Things I Learned in Salvador

1) Brazilians really are friendly, helpful people.

I had the impression that I liked Brazilians already, but after the numerous people who helped me in Salvador, supposedly one of the most dangerous places I was going to visit, I really do think they’re some of the friendliest people I’ve encountered.

I am determined to travel as cheaply as possible now that I’ve left Rio, so I took buses to and from the airport. Both directions people pointed out the right bus to me, made sure I got on ok with my luggage, and made sure the bus went to the right place for me. I did check with three different people that the bus I got on today in Salvador was in fact heading to the airport (it didn’t say so on the bus) and they all said yes. I put a little faith in these hopefully helpful bus drivers and it turned out all right.

Also last night when we had to find new accomodation last minute after leaving a not good first couchsurfing experience, we wandered into Hostel Patua and asked if they had any beds. They said no, but they took us next door to see if another hostel had beds. When that one didn’t answer, they took us back inside their hostel, and two people who either helped out there or had been there for a long time were offered a place to sleep at the hostel owner’s place, and they gave us their beds. We witnessed the hostel employees helping a handful of other travelers who wandered in just like we did. You won’t go bedless in Brazil.

2) Bahian food is just as good as I thought it would be.



One word: moqueca. This specialty of Salvador is one of the best things I’ve eaten on my trip so far. It’s a sort of fish stew in a spiced coconut milk broth. We got the mixed version with fish and shrimp, and it comes with vegetables (thank god veggies!), and arrives still cooking in a stone bowl. With sides of rice, farofa and some amazing pumpkin puree, we devoured this feast not caring how full we were. Just. So. Good.



The other specialty of Salvador though I can’t give the same rave review. Acaraje – a street snack made of fried beans formed into a ball and stuffed with a spicy paste and dried shrimp – was just a bit too much for me. Individually the flavors were ok, but all together it was just a lot happening. The smell is also seriously off-putting, but at least it does taste better than it smells.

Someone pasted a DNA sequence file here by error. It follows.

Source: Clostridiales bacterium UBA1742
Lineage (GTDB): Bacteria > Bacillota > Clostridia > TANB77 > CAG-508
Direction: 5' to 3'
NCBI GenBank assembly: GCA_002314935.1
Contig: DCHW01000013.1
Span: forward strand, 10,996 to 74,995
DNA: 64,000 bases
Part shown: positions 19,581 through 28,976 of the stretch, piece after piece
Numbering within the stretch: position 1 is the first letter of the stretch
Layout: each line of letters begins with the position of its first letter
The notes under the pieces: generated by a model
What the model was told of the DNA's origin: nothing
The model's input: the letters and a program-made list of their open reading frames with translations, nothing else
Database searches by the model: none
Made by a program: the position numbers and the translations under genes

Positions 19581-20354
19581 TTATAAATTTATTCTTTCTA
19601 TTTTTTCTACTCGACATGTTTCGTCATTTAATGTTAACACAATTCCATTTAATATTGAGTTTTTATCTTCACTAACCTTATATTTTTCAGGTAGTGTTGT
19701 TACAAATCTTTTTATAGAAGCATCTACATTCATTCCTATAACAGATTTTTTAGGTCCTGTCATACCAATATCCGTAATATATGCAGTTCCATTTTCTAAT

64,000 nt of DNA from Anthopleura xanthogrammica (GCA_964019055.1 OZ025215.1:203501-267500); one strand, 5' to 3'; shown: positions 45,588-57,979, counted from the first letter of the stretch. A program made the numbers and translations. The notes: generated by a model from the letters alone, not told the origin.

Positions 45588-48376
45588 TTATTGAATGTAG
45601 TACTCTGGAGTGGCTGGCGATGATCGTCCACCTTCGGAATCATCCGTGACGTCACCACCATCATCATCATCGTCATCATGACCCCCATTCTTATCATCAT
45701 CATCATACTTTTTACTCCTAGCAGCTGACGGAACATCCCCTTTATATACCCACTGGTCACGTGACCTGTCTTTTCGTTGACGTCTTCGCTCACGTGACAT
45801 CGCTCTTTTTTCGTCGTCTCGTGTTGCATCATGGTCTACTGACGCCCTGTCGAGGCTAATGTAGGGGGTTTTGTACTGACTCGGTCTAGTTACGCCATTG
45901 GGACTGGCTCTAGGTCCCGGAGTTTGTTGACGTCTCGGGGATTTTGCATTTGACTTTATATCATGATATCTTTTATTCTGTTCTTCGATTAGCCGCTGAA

3) Hostels are the way to go.

I tried couchsurfing for the first time. I will probably try it again at some point, most likely in Australia, but for now I’m sticking to hostels. The guy we stayed with refused to give us a key so we didn’t have access to our stuff until he got home, which he told us would be at one time and turned out to be an hour later. None of this was specified before we got there, he just sprung it on us when we arrived that we weren’t allowed in the apartment most of the day and were entirely at his mercy for when we could get back in. This is why we left to go to a hostel.

As much as it was nice to get some local knowledge from our host, the inability to control our day and access our belongings was enough to drive us out of the apartment. Arriving at a hostel was a relief; we got to meet other travelers again, we felt like our things were safe, and we got our own beds instead of sharing an air mattress on the floor. As a solo traveler I just like the community and security that comes with hostels, so I think I’ll be sticking to them for now.

4) New travel buddies are great travel buddies.

There’s something awesome about planning a trip with someone you met while on the road. Kahlia and I were in the same hostel in Sao Paulo for 3 days and both wanted to go to Salvador after Rio. We realized our timing was the same and decided to go together. It worked out really well, and confirmed another hope I had when planning this trip: that I would meet awesome people on the road and plans would evolve from there.

There’s also a great camaraderie between travelers. A lot of time is spent talking about your travels, but there’s a certain understanding that comes with hanging out with people who are doing the same thing as you. It’s hard to describe, but I am pretty sure the people who I’m talking about know what I mean. The stories shared between travelers are different – they’re comforting and just awesome – and it’s like there’s some unspoken feeling of “I get you” between people who decide to take on a life on the road.

5) I’m not nervous.

I was sitting alone on a bus with the driver and the guy who takes your money when you get on, trusting them that I was actually going to get to the airport, and thinking about the next leg of my trip. I didn’t have any headphones in or any reading material out; I just looked out the window and watched Salvador pass by. I realized that I wasn’t nervous about any of this traveling, but that it just felt like normal life. I’m happy to be back on the road and continuing on my trip, and I’m not worried about getting around by myself. This is just what I’m doing; it feels like fact. And I’m more than ok with that. I like it.

As for Salvador as a city, its colorful buildings and picturesque beach made for a great quick stop in between Rio and the Amazon. Despite all the warnings about muggings, we were fine the whole time; we made sure to not carry a lot with us and not be obvious about taking pictures. I enjoyed seeing another part of Brazil, but I think just a few days was enough. It is pretty though:



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